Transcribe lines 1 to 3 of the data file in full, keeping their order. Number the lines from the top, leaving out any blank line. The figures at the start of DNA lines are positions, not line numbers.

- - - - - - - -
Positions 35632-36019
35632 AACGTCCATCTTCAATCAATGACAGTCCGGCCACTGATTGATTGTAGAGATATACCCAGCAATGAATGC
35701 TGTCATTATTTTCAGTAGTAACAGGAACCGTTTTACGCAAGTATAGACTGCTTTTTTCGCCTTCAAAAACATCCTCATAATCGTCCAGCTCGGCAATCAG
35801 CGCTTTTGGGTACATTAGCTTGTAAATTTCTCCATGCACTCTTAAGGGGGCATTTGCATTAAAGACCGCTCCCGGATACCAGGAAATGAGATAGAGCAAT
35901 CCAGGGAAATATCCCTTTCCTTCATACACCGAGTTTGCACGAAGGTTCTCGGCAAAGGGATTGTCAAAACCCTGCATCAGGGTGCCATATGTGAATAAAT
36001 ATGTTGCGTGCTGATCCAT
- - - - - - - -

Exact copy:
Positions 35632-36019
35632 AACGTCCATCTTCAATCAATGACAGTCCGGCCACTGATTGATTGTAGAGATATACCCAGCAATGAATGC
35701 TGTCATTATTTTCAGTAGTAACAGGAACCGTTTTACGCAAGTATAGACTGCTTTTTTCGCCTTCAAAAACATCCTCATAATCGTCCAGCTCGGCAATCAG